One of Scotland's most spectacular youth hostels could close for good because of rising repair costs.
Carbisdale Castle, a former stately home dubbed Castle of Spite because of the part it played in a family feud, was shut two years ago.
The Scottish Youth Hostels Association (SYHA) said the property in Sutherland may not reopen because millions of pounds worth of investment was needed.
The SYHA added that it has plans to open new sites elsewhere.
The organisation also said interest in youth hostelling was at a high.
Keith Legge, SYHA chief executive, said the jewel in association's crown may have had its day.
He said: "Carbisdale has been a great challenge for us financially in recent years.
"We have been very proud to have been running the castle since the last war. 1.5 million guests have stayed there and we are very proud of that record.
"However, maintaining a listed building of that status when it goes wrong presents some very serious challenges. I am afraid to say it won't open for the foreseeable future."
The castle, which overlooks the Kyle of Sutherland, was shut after suffering frost damage and £2m has already been spent on repairs.
Historic Scotland lists the castle and its entrance gates as category B, which means they are structures of regional importance.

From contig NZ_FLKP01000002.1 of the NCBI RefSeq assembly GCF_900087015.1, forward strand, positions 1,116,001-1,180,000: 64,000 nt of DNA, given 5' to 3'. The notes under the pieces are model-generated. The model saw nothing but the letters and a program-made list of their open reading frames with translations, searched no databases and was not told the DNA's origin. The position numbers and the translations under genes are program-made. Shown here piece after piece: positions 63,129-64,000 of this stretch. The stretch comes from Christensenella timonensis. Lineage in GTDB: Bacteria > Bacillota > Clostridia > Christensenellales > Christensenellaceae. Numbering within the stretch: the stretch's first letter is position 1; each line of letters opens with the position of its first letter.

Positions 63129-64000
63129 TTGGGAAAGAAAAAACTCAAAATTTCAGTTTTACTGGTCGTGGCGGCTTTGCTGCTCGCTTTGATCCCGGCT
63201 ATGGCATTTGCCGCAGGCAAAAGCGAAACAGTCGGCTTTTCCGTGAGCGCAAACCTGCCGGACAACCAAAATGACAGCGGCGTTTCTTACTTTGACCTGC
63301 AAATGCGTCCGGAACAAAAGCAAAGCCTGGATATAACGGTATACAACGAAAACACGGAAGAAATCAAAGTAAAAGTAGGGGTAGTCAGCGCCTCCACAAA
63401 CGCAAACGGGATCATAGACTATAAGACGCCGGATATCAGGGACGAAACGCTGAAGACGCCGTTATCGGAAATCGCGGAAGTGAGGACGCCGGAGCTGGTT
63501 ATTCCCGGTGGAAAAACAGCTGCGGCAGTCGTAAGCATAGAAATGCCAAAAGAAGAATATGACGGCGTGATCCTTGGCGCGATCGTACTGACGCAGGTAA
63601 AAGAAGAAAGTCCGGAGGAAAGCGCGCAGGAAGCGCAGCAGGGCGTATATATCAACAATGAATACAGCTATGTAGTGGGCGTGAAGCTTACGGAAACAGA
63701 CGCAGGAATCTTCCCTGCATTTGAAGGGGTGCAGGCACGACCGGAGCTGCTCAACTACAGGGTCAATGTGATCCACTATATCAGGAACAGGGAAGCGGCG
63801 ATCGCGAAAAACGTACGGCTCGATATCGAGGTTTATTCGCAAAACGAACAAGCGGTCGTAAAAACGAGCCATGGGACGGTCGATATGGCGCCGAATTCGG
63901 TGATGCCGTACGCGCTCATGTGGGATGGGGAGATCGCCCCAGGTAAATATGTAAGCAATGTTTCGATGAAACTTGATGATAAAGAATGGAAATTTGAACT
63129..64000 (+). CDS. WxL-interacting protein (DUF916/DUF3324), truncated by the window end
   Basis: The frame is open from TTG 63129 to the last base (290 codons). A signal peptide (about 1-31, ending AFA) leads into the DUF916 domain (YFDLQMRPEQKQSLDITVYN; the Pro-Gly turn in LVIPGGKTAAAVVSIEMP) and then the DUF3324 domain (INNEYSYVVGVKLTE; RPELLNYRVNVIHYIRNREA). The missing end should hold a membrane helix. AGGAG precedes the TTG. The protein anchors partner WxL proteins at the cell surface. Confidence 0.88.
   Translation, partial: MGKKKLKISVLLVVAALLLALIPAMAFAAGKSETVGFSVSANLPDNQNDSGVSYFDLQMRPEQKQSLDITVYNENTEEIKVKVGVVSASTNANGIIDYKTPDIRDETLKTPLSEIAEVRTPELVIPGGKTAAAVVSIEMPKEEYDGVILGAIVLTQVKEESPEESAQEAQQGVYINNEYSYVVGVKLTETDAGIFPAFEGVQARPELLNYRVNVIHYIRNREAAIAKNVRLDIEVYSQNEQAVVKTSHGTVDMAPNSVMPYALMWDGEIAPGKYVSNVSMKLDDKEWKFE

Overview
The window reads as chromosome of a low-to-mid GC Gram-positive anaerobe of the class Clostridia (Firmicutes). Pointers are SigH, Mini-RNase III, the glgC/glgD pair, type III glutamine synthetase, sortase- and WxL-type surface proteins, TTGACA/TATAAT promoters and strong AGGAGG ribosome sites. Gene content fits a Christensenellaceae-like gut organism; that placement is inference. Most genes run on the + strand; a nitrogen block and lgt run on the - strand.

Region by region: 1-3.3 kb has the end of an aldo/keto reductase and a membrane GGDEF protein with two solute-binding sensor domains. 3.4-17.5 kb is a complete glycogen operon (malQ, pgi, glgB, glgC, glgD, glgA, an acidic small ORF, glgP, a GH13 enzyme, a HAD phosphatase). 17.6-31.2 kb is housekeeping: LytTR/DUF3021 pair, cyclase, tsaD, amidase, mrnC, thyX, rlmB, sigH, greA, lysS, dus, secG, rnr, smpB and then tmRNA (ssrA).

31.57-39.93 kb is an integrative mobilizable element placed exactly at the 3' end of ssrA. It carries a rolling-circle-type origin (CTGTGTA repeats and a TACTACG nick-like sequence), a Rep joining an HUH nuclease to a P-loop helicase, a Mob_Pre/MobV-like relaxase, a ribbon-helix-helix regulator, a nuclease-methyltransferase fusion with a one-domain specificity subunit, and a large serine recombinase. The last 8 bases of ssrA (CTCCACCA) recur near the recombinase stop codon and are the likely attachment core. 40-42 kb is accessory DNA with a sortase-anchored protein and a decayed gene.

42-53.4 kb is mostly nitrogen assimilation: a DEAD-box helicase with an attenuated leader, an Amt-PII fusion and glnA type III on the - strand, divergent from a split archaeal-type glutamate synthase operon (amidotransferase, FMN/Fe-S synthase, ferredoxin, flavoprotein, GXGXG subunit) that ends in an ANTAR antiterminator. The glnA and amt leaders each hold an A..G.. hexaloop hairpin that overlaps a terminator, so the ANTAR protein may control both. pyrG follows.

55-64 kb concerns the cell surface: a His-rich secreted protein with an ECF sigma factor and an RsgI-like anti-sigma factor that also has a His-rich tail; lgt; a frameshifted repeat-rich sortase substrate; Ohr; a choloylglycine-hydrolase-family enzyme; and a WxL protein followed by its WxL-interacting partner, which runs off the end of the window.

The Dowager Duchess of Sutherland had Carbisdale Castle built between 1907 and 1917 following the death of her husband, George Granville William Sutherland-Leveson-Gower, the Third Duke of Sutherland.
Lady Mary was the duke's second wife and after he died she became embroiled in a legal dispute over his will with her step son, the fourth Duke of Sutherland.
When the row was settled the duchess used her inheritance to have Carbisdale constructed.
According to geographical encyclopaedia, The Gazetteer of Scotland, the property became known as the Castle of Spite.
Its clock tower only has only three faces with none that could be seen by the new duke as he passed by in his private train on his way to Dunrobin Castle, his family's property in Sutherland. It is said that he would have the blinds of his carriage shut so he did not have to look at Carbisdale.
The castle was bought by a Scots-Norwegian family in 1933 and was used as a refuge for the Norwegian royal family during World War II.
The gazetteer adds that the castle is haunted by a female ghost called Betty.